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Harmony in House Design: The Sears Concord

The Sears Concord was a 1930s kit home that proved to be one of their most popular post-1929 houses.

Not surprising, housing starts plunged nationwide in 1932. Finding post-1932 Sears homes can be tough. That’s why it’s an extra thrill to find a Sears Concord. These were offered from about 1930 to the final years of the Sears Modern Homes program, 1940.

Below are some pictures of the Sears Concord.

Sears

The Sears Concord as it appeared in the 1936 Sears Modern Homes catalog.

Concord

The Sears Concord could be had for $30 a month in 1933. This image is from the tiny (billfold size) Sears Modern Homes catalog that was issued in late 1932.

Sears Concord in Nashville, Illinois

Sears Concord in Nashville, Illinois. Note water tower peeking up from the back of the house.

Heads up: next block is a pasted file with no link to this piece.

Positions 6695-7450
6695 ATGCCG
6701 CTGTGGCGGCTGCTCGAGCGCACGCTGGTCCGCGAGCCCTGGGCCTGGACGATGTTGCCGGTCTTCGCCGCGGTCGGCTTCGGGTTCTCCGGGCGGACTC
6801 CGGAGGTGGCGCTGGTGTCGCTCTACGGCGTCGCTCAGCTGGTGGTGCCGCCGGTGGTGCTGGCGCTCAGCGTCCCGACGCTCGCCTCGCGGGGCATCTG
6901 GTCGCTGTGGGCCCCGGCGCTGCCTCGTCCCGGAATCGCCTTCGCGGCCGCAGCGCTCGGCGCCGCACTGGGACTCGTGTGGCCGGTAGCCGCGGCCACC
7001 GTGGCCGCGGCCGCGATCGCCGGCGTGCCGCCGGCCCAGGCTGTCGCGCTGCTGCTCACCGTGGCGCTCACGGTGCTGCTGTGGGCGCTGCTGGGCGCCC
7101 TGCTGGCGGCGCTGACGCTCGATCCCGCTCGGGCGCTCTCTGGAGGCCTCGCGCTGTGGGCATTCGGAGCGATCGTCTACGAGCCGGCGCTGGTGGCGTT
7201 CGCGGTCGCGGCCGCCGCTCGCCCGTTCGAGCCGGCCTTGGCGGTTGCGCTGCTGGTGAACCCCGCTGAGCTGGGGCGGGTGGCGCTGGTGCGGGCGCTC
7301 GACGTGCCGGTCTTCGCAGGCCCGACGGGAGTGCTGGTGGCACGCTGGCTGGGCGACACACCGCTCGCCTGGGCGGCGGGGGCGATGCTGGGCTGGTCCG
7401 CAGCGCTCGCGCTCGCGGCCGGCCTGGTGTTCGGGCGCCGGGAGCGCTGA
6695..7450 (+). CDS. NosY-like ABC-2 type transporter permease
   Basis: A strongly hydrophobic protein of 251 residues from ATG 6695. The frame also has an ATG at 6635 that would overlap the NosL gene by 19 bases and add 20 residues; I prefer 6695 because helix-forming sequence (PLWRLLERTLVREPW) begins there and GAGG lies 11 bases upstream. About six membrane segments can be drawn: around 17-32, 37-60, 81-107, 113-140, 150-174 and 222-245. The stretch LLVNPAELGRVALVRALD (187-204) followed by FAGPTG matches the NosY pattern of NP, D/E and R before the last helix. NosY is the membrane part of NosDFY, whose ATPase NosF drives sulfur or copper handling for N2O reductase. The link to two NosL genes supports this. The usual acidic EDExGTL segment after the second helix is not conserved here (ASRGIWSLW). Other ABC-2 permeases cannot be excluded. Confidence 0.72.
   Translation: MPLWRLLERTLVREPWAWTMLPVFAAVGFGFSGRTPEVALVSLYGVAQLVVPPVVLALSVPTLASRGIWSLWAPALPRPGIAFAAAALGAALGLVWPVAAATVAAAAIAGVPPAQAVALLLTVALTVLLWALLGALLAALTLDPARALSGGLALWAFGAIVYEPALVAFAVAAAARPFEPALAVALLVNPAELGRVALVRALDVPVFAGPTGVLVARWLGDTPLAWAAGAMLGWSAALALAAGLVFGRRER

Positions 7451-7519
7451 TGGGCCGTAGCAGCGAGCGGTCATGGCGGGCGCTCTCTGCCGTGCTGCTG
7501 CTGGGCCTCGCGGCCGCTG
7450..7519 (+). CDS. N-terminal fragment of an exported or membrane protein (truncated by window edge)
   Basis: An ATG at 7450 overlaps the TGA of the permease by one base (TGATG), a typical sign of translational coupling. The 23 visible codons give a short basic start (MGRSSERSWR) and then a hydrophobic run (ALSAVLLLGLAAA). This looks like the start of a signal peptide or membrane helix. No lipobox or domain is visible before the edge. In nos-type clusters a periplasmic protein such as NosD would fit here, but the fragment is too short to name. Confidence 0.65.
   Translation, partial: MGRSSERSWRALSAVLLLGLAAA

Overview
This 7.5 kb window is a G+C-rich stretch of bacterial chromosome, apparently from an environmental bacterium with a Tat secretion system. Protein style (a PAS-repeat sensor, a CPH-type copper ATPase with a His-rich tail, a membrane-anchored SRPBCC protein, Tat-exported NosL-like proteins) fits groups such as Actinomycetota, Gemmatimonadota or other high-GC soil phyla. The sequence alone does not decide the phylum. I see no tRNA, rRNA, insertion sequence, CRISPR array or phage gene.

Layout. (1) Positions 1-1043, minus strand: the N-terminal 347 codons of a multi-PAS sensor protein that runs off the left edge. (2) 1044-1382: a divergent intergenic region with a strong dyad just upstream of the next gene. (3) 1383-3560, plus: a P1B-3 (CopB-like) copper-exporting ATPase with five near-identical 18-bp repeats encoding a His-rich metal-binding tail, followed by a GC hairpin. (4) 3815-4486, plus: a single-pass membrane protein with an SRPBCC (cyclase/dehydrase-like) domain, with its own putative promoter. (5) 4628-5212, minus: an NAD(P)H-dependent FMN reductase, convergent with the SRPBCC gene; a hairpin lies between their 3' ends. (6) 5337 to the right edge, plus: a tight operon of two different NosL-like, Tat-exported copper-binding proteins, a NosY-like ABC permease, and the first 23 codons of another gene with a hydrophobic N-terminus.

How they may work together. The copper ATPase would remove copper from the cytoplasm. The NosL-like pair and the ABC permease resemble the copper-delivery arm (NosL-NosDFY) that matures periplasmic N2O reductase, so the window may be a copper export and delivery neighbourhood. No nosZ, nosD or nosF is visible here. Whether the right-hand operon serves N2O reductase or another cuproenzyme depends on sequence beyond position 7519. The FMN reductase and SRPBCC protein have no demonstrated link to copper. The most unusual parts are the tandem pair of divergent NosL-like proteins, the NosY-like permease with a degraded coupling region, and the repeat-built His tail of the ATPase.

Sears

A cold Concord in Elgin, Illinois.

Sears

This is a photo from the 1933 World's Fair (Century of Progress) in Illinois. The Sears Concord was built and open to the public. Judging from the crowd, this was a popular attraction. Note the stadium lights in the background. Apparently all Concords have some kind of industrial background items springing up behind them.

If you know anything more about the photo above, please drop me a note. My email is thorntonrose@hotmail.com.

If you’d like to read more about Sears Homes, click here.

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  1. Larry DeLamarter
    November 7th, 2012 at 17:13 | #1

    I would like to know more about the Sears Farnum. I recently purchased a 1926 Farnum which I am renovating. I would like to share photos etc.

  2. Susan Greminger
    March 8th, 2013 at 16:46 | #2

    I was very excited to see this article on the Concord. I live in a 1930’s Concord in Michigan.

    It has been altered a lot over the years but we have the original plans and other info about the house so we know what has been changed. Ours was built with bricks and a reverse plan.

    We had always been told that the original owners of the house went to the World’s Fair, fell in love with the house and ordered in on the spot, but we could never prove it. That picture thrilled us. Thanks for the article.

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